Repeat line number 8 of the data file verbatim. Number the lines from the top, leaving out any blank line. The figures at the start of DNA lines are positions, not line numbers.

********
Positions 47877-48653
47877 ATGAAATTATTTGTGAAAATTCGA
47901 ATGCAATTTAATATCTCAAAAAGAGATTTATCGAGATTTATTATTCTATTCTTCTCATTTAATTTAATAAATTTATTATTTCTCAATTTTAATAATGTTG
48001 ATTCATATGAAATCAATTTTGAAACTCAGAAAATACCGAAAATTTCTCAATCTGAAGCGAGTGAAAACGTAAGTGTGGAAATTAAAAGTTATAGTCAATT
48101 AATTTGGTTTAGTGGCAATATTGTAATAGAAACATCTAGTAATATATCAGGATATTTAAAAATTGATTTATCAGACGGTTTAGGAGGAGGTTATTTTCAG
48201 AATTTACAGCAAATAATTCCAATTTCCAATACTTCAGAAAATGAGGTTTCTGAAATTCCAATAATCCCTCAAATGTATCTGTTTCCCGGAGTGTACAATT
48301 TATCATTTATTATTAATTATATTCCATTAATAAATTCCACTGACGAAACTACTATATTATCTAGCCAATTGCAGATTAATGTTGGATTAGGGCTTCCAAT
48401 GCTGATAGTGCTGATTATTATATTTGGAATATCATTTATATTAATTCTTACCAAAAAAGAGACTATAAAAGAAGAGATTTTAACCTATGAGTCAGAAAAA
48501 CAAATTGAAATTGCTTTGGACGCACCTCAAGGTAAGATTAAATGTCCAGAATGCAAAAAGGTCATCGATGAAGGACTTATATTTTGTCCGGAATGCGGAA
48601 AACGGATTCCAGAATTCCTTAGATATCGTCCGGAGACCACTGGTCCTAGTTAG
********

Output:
48401 GCTGATAGTGCTGATTATTATATTTGGAATATCATTTATATTAATTCTTACCAAAAAAGAGACTATAAAAGAAGAGATTTTAACCTATGAGTCAGAAAAA